Wear Green, not Cuffs: Crime and St. Patrick’s Day

New Jersey has the most parades (26) dedicated to the celebration of St. Patrick’s Day than any other state in the country.  (http://www.saintpatricksdayparade.com)

This coming weekend, various municipalities throughout New Jersey will host their parades.  In part because of the excellent weather forecast, large crowds are expected. 

Ocean County (Seaside Heights) – Saturday, March 10, 2012

The theme of this year’s parade is “Honor and Remember” – a tribute to local families who have lost loved ones who served in the armed forces.  The parade is expected to draw more than 75,000 attendees.  (http://www.oceancountysaintpatricksdayparade.com) 

Morris County (Morristown) – Saturday, March 10, 2012

The municipality highlights the “family-oriented” nature of its parade, which is expected to draw approximately 70,000 attendees.  (http://paradeday.com)

Union County (Union) – Saturday, March 10, 2012

Organizers boast that this is one of the fastest growing parades.  This year’s event is dedicated to those whose have been touched by cancer.  (http://unioncountystpatricksdayparade.com

South Amboy – Saturday, March 10, 2012


Somerville – Sunday, March 11, 2012


Woodbridge – Sunday, March 11, 2012


Hackettstown – Sunday, March 11, 2012


One municipality that did not have a parade this year was Hoboken, citing its “inability to protect our spectators, bands and participants” as the reason.  (http://www.nj.com/hudson/index.ssf/2012/01/hoboken_st_patricks_day_parade_1.html)

Despite the cancellation, the celebration went on.  And while crime rates dropped significantly from 2011, the Hoboken Police still issued 92 summonses (as opposed to last year’s 296) this year.  Most of the summonses were written for disorderly house parties and open containers, and eight were for urinating in public.  A total of 68 tickets were also issued for motor vehicle violations, including driving while intoxicated (“DWI”). (http://hoboken.patch.com/articles/less-crime-hoboken-st-patricks-day)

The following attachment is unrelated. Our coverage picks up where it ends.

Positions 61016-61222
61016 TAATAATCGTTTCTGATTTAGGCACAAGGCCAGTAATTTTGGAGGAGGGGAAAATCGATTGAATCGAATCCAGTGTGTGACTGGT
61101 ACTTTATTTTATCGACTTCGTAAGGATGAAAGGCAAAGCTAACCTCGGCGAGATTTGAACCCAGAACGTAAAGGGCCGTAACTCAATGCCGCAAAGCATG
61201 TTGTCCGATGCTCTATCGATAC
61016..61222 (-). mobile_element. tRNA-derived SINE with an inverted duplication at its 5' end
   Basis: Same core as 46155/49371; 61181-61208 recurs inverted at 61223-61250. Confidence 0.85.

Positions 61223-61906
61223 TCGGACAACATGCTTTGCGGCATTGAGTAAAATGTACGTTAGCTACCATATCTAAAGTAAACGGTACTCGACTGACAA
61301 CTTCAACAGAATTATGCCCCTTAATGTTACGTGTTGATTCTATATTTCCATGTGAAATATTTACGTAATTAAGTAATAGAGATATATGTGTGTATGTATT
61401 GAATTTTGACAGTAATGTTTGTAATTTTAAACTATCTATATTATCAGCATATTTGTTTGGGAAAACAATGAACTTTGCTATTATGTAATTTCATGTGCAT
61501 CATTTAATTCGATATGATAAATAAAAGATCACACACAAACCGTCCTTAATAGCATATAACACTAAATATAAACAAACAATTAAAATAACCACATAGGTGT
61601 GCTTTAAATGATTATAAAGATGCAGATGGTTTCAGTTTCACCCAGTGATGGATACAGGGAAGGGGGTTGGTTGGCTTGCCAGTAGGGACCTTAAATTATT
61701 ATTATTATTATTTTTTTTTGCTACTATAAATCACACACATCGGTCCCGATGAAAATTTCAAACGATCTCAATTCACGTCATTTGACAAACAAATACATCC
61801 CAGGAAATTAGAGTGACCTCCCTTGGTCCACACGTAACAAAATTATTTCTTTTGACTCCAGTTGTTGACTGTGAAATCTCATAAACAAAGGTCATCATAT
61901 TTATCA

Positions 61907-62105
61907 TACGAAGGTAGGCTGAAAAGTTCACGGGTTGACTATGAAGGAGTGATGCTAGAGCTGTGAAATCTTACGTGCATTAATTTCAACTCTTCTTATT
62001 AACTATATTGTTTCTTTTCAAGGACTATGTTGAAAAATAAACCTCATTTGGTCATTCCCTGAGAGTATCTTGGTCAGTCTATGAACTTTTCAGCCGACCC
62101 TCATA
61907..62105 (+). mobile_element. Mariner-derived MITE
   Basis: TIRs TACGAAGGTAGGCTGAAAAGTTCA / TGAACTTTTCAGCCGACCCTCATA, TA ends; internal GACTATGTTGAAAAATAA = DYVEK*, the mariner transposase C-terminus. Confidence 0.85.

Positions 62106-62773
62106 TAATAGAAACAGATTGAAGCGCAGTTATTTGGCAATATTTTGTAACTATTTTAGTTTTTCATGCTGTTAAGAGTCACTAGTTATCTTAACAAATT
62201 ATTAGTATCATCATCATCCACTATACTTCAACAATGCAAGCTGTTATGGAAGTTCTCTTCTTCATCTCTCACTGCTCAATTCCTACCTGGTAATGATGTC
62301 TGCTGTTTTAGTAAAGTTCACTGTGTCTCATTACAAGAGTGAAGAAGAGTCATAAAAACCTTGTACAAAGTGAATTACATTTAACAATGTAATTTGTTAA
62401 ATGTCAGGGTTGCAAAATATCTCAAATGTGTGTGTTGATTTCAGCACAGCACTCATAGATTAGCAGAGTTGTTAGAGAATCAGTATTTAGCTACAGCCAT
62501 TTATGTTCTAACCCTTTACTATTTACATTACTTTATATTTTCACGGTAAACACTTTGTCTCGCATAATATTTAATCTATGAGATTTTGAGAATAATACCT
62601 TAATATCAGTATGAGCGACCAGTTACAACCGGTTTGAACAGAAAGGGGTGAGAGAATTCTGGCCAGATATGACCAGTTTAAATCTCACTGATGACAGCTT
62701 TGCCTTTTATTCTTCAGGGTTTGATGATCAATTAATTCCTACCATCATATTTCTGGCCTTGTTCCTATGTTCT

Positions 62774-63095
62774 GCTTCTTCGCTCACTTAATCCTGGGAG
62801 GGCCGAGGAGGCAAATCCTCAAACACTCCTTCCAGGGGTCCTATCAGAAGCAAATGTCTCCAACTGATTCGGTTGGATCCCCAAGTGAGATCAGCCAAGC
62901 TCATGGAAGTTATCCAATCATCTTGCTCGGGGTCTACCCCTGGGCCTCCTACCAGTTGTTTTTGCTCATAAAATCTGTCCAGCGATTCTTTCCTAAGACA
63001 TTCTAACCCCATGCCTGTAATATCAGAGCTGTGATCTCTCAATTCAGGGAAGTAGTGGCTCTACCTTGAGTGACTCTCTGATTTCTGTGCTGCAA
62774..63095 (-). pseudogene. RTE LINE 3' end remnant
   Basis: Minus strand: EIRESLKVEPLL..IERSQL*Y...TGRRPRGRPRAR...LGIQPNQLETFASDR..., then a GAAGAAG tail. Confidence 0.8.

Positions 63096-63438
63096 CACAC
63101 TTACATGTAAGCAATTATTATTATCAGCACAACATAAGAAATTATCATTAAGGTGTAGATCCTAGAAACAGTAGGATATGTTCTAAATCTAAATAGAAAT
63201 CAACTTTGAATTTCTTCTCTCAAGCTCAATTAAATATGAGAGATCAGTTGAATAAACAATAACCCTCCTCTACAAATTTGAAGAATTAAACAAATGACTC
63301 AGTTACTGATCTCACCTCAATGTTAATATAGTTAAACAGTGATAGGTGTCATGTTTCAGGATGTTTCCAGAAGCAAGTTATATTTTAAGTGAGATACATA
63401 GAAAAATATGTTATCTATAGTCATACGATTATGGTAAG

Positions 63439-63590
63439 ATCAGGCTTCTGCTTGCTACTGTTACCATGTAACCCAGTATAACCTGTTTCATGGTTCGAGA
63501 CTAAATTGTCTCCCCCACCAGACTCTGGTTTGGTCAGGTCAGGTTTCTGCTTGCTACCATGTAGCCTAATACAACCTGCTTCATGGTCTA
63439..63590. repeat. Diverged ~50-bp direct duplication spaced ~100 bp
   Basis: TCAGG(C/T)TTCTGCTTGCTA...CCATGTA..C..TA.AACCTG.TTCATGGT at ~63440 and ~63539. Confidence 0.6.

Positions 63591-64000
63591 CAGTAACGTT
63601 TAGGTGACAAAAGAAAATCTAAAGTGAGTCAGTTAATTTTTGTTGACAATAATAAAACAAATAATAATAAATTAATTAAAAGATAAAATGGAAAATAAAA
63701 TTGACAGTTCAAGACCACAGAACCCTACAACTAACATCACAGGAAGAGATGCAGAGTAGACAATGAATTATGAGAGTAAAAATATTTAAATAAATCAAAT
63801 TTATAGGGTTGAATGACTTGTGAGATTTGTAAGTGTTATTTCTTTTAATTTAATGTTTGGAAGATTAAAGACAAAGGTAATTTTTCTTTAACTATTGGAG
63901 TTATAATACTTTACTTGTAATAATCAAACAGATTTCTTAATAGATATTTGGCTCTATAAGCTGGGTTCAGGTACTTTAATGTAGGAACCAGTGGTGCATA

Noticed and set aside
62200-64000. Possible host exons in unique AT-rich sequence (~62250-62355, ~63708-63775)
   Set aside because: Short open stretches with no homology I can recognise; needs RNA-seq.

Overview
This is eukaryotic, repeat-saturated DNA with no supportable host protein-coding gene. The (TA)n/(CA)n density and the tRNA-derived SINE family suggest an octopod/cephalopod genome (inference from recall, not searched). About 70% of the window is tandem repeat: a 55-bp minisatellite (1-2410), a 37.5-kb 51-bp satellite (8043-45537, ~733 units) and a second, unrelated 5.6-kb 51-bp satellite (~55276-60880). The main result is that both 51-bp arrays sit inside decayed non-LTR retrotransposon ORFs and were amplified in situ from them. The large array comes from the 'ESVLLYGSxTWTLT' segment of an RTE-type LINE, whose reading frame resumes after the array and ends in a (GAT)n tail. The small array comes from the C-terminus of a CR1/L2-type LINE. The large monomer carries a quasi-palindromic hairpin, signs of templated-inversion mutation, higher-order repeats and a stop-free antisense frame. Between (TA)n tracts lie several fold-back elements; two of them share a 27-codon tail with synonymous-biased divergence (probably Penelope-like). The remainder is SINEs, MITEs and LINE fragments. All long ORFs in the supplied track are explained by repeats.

One thing is for certain – parade or not – with excessive celebration, comes police involvement.  If you find yourself in a situation where you are charged with a crime, a disorderly persons (“DP”) offense, a municipal ordinance violation, or a motor vehicle violation, do not under-estimate the potential consequences.  The most common charges seen around this time of year are: 

  • Assault, in violation of N.J.S.A. 2C:12-1b
  • Simple Assault, in violation of N.J.S.A. 2C:12-1a
  • Resisting Arrest, in violation of N.J.S.A. 2C:29-2
  • Disorderly Conduct, in violation of N.J.S.A. 2C:33-2
  • Possession/Consumption of Alcoholic Beverage by a Minor, in violation of N.J.S.A. 2C:33-13
  • Driving While Intoxicated (“DWI”), in violation of N.J.S.A. 39:4-50
  • Open Container (municipal ordinance – varies by municipality)
  • Public Intoxication (municipal ordinance – varies by municipality)
  • Urinating in Public (municipal ordinance – varies by municipality)

Note that, even with a simple municipal ordinance violation, a fine of up to $2,000 can still be imposed.  So, it is always in your best interest to consult with an attorney before entering a plea of “guilty” to any crime, offense, or violation.

Have fun, but be smart.

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